Elizabeth Cramer is Professor of Special Education and Graduate Program Director of Teaching and Learning. Her research is focused on the education of high-need children in inclusive urban settings. Her work explores opportunity and achievement gaps; the intersection of race, culture, language, poverty, and ability; collaboration with diverse family and faculty; data-based decision making; and placement issues and educational outcomes for diverse learners. Her research has led scholarly publications, national consultancies, and 12 federal grants totaling approximately $20 million in support of preparing diverse educators to work in urban settings with high-need students.
Dr. Cramer has served as an educational leader at local, state, and national/international levels. She serves on the Miami-Dade County Public School’s Superintendent’s Advisory Panel for Students with Disabilities. She is past president of both the Division of Diverse Learners of the Council for Exceptional Children and the Florida Council for Exceptional Children.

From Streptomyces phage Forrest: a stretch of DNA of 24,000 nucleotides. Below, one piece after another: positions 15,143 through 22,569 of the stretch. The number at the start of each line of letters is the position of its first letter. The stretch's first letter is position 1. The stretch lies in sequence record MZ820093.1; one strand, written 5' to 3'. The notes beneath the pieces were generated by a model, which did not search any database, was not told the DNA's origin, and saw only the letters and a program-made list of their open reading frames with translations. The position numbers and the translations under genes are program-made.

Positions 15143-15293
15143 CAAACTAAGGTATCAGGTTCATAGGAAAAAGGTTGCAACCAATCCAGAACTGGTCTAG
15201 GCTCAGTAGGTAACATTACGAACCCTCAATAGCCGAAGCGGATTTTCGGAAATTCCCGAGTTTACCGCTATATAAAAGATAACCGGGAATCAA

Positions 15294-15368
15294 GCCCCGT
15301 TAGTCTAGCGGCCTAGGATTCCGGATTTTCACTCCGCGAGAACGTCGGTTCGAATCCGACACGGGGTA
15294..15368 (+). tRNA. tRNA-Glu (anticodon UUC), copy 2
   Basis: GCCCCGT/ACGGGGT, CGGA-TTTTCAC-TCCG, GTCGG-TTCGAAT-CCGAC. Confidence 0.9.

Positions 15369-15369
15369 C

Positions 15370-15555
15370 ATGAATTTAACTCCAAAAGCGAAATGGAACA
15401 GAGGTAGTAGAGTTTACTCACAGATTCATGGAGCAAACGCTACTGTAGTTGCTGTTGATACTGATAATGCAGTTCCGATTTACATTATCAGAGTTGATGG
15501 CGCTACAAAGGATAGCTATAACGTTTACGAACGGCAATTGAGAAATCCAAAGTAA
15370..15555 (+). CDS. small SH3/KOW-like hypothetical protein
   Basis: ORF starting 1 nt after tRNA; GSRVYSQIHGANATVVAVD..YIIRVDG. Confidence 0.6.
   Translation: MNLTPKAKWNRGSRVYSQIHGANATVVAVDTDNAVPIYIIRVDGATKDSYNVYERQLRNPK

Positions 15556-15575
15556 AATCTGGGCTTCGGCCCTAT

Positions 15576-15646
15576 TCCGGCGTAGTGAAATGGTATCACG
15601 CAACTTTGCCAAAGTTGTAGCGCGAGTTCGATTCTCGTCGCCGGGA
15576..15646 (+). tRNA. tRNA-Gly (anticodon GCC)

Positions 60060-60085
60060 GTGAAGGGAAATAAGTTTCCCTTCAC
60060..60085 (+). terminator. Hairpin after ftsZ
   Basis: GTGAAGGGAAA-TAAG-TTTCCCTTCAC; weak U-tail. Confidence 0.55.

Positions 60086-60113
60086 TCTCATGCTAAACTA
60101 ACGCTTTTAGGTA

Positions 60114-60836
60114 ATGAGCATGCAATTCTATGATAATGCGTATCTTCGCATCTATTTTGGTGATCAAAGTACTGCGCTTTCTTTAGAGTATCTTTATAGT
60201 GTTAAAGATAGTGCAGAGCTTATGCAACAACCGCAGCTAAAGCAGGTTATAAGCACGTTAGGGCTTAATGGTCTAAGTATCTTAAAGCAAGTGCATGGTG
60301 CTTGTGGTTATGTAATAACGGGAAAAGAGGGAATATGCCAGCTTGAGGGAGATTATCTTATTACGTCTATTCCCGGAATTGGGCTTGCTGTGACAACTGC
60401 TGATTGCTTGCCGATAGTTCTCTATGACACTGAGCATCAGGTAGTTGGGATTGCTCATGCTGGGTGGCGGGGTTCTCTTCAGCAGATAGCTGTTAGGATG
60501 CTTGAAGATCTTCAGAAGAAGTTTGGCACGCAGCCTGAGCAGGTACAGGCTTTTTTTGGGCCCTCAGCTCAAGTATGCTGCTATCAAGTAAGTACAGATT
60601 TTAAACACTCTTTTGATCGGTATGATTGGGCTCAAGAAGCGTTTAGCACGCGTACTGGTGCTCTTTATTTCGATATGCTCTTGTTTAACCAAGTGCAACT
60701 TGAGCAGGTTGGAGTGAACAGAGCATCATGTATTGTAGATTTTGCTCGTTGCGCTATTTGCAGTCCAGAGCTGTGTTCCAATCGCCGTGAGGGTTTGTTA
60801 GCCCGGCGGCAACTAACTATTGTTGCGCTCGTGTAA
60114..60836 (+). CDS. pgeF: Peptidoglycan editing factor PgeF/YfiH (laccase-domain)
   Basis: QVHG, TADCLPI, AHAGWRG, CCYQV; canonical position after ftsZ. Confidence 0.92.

Dr. Cramer received her PhD in Special Education and Reading, her MSEd in Teaching English to Speakers of Other Languages and Early Childhood Special Education, and her BA in Special Education and Psychology all from University of Miami. Previously, she taught special education in Miami-Dade County Public Schools.
- Urban special education
- Preparation of educators to effectively educate culturally and linguistically diverse students with disabilities within general education settings
- Intersection of race, language, culture, poverty, and disability,
- Disproportionate representation of students from culturally and linguistically diverse backgrounds in special education,
- Opportunity and achievement gaps, Parental involvement of families from racial/ethnic minority backgrounds
- PhD in Special Education and Reading, University of Miami 2002
- MSEd in Teaching English to Speakers of Other Languages and Early Childhood Special Education, University of Miami 1998
- BA in Special Education and Psychology , University of Miami 1997